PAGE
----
Precision, Performance, Confidence. ™

CMC Uncertainties and MET/CAL

As far as the not reporting anything less than your CMC goes –


A2LA guidelines state “2.3.5 Contributions to the uncertainty stated on the calibration certificate shall include relevant short-term contributions during calibration and contributions that can reasonably be attributed to the customer’s device. Where applicable the uncertainty shall cover the same contributions to uncertainty that were included in evaluation of the CMC uncertainty component, except that uncertainty components evaluated for the best existing device shall be replaced with those of the customer’s device. Therefore, reported uncertainties tend to be larger than the uncertainty covered by the CMC. Random contributions that cannot be known by the laboratory, such as transport uncertainties, should normally be excluded in the uncertainty statement. If, however, a laboratory anticipates that such contributions will have significant impact on the uncertainties attributed by the laboratory, the customer shall be notified according to the general clauses regarding tenders and reviews of contracts in ISO/IEC 17025.”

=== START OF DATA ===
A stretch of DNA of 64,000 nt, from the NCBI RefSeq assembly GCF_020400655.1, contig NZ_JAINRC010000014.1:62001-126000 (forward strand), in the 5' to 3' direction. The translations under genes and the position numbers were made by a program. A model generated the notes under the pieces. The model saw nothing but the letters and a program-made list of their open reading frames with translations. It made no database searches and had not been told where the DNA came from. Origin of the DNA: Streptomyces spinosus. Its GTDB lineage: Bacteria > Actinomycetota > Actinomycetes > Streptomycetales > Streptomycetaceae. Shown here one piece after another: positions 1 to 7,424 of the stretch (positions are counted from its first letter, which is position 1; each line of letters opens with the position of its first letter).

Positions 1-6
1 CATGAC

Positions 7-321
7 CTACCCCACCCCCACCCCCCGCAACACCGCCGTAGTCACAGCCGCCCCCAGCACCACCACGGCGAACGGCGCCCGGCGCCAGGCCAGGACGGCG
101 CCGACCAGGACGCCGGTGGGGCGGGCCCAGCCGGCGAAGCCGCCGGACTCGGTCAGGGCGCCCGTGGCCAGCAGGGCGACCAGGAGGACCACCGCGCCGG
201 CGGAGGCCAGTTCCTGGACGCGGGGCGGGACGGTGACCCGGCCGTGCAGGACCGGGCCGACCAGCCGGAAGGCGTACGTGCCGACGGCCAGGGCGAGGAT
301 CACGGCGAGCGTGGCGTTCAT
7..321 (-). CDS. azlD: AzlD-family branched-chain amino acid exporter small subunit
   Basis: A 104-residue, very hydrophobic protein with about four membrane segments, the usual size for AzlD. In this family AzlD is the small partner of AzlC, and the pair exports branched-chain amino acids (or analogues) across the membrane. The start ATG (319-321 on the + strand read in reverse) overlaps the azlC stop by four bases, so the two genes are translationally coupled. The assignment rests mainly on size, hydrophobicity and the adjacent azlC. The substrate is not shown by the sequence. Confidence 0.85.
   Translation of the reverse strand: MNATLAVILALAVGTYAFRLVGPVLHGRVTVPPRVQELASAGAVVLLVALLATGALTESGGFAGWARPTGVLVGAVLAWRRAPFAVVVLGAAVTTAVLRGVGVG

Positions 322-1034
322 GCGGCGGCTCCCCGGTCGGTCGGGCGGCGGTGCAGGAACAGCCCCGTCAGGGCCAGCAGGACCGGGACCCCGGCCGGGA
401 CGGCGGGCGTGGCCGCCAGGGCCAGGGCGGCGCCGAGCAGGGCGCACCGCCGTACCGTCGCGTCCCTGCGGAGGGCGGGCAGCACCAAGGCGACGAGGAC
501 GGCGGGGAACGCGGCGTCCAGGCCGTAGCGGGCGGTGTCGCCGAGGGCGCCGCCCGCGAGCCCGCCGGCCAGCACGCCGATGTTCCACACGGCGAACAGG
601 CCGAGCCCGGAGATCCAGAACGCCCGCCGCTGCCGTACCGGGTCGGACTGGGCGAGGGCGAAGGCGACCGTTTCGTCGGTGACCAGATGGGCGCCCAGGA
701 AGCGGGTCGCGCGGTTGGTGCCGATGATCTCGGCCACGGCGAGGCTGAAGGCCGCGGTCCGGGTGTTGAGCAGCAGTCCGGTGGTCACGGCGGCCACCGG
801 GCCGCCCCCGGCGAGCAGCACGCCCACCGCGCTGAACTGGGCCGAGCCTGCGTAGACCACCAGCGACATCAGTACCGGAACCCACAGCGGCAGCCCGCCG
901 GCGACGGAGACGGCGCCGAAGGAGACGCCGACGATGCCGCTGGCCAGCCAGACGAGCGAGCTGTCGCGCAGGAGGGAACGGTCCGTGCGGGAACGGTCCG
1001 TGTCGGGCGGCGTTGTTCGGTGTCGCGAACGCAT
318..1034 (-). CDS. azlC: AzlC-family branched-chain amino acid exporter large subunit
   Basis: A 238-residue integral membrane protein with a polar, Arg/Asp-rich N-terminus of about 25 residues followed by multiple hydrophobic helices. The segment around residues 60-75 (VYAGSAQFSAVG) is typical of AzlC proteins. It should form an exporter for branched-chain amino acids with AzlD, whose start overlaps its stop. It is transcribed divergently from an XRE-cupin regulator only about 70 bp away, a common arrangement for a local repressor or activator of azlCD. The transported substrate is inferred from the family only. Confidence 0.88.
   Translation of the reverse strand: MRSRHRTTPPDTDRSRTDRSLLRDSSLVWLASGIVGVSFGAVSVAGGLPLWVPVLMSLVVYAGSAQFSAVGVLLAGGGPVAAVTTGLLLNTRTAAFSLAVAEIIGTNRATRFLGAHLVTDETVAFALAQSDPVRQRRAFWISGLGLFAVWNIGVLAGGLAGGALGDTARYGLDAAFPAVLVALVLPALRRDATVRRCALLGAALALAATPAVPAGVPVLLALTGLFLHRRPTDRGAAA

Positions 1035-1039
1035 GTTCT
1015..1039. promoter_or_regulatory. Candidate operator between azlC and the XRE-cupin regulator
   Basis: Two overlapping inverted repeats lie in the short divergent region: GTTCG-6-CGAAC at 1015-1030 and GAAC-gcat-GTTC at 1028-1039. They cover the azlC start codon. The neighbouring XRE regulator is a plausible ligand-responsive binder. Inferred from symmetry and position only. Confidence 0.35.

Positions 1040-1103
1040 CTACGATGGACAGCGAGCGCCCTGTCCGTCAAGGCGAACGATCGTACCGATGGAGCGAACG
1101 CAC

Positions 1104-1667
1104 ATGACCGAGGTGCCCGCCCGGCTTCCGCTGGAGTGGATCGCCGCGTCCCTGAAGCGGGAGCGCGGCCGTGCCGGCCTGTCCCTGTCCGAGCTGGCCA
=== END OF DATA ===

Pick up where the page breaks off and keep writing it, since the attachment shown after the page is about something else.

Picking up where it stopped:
Based on the outlined section above two things are derived from it.

  • The contributions must be documented in the budget based on the ““Calibration and Measurement Capability” (imagine a perfect Device Under Test with no standard deviation of infinite number of readings and a DUT with infinite digits of resolution).
  • When real uncertainties are calculated with the customer unit (DUT), then the real standard deviation and the real DUT resolution should be used.  NOT the best case one that we used in our budget.


So if you calculate your CMC with Standard Deviation of 0 (zero) and UUT resolution of 1x10-15 but still show them (as placeholders) in your uncertainty budget, then…when MET/CAL calculates it will always be larger, when it takes into account the “real” standard deviation and “real” DUT resolution.  Which fully meets and supports the 2.3.5 paragraph!


Let me know if you wish to discuss this, but this has been reviewed by our Chief Corporate Metrologist (Jeff Gust) and our former one (David Deaver) along with several customers during Audits.


The biggest issue is knowing what to state to an Auditor when they ask “why did you not put in a value for those uncertainty components in your budget?”.

As long as you explain the ““Calibration and Measurement Capability” as above then you can do it quite easily with the MET/CAL software.



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